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Old And Sold Antiques Digest Article

Antique Bottles: The Brown Bottel

( Originally Published 1913 )

Contemporary with the brown earthenware alejug - ("Little brown jug, how I love thee! ") - was the brown earthenware bottle, and at least a score of different varieties of brown bottles meant for brown ale are to be found. There are two classes into which we may separate these brown bottles-the "Rockingham" brown and the Lambeth brown.

The "Rockingham" Brown. Everybody knows the Rockingham Toby, the rich chocolate brown of him under the fine and pellucid but streaky lead-glaze. You must not suppose, however, when you come across a beer-bottle of that particular colour, that you have certainly come across one of Rockingham make. Half the old articles sold as Rockingham Tobies were really made in Staffordshire. There are distinctions between the Rockingham brown and the Staffordshire brown, which the expert can detect, but, generally speaking, the chief distinction lies in this, that the true Rockingham shapes were so good, and the ware was so finely modelled, while the Staffordshire ware, which imitated it, missed excellence in shape, and was coarsely and even clumsily moulded. For the purpose of the present classification, however, we will not trouble to inquire whether Rockingham or Staffordshire produced the bottles now in question. I will describe a few of them, so that you may know them when you find them. I think all these bottles were made to be carried in baskets or pockets. They run from six to ten inches high.

The Toby bottle is a version of the Toby jug; a pot-bellied old gentleman in a wig sits in an armchair, holding tightly on to a bottle and a glass.

The Boot is not an ale-bottle. You will find several sizes of the Boot. It was a hot-water bottle. Filled and corked, it was put into boots, to dry or warm them, a method much less destructive of the leather than exposure to the heat of a fire. I bought a good Boot for 4s.

The Circular bottle has two forms: one like an Italian wine-flask, but with a short neck; the other a hollow ring, with a neck at the top of it.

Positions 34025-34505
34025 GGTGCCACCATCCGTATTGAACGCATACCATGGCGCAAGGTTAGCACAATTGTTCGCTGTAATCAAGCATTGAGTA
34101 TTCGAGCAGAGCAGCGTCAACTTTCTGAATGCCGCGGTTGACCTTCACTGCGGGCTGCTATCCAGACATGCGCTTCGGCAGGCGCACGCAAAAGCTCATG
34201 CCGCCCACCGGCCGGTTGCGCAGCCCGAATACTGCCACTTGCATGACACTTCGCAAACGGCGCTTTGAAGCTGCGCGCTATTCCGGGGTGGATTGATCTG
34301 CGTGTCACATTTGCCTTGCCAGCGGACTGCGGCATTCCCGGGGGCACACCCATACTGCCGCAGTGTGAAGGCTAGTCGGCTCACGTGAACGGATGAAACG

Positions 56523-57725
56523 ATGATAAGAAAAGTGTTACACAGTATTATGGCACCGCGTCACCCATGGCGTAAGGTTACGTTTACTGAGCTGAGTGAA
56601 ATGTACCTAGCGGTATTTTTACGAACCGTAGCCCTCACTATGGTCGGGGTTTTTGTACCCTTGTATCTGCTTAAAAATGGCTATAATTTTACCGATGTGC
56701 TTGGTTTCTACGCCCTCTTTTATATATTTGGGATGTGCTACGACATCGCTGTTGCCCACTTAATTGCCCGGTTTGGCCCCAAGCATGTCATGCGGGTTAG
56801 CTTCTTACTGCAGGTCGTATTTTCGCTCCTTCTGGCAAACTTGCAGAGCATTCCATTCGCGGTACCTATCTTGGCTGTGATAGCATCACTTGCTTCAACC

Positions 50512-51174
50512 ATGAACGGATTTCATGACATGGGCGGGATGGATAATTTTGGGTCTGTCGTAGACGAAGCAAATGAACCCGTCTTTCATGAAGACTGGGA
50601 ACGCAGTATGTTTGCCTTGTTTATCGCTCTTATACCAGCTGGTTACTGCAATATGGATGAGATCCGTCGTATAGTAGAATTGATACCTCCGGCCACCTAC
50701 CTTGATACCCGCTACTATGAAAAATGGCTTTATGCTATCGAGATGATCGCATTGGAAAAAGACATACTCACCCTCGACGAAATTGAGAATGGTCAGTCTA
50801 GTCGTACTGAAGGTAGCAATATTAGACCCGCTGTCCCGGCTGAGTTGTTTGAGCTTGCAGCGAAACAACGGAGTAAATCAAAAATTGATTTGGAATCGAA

There are at least half a dozen varieties of the ordinarily shaped bottle in brown, the differences consisting partly in size and partly in the moulded decoration.

Bottles of this type are being forged, but you can detect the forgeries easily. In the true old ware the lead-glaze has become discoloured; it is iridescent in places ; in other places it is veined with a network of dark surface-cracks.The old glaze was put on lavishly, it ran down and made the whole surface look streaky, it lay in the niches and depressions of the moulding, filling them up and blurring the edges of the design. The forgeries have been more sparingly glazed, the colour is not the right chocolate brown, and there is (as yet) no iridescence. Iridescence is the result of the chemical action of light and air on the lead in the glaze, and only comes with the lapse of time.

Lambeth Brown. The colour of the stone-ware bottles made at Lambeth, Fulham, and Denby, differs essentially from the "Rockingham" hue. It is a drain-pipe brown; the ware is salt-glazed, not leadglazed, and the design comes out in sharper relief. The brown varies from something much lighter than chocolate to something almost yellow; indeed, yellow ochre is about the tint of the main part of the Lambeth brown.

The quaintest bottle of this class is the Caudle bottle. Douglas Jerrold's "Mrs. Caudle's Curtain Lectures" made a great furore in Punch in the year 1844. That dates the Caudle bottle. Upon one flank of it you see Mr. Caudle in his night-cap trying to get to sleep ; on the pillow next to him reposes the curl-papered head of Mrs. Caudle, in a mob-cap. Their names are written along the turnover of the bedclothes, and on an oval a little lower down appear the words, "No, Mr. Caudle, I shall not go to sleep like a good soul! See Punch." This popular bottle is marked "Doulton and Watts, Lambeth Pottery, London" (indented in the base). On the other side of it appears "Miss Prettyman," with her shawl, her Victorian bonnet, and her parasol. This cost me 3s.

The Young Queen is another bottle of this class; it dates from 1837. I own two, of different makes. Queen Victoria (sadly caricatured) stands before you, wearing her crown and an ordinary evening dress. She holds a scroll, which says "My Hope is in my people." On the base are indented the words, "Lambeth pottery, Doulton and Watts, High Street, Lambeth." This cost me 4s.

The Fish is another bottle of this class. Many ordinary-shaped bottles in this ware were made for the bottle department of public-houses. Often they bear the publican's name. The Toper is another example of Lambeth brown.

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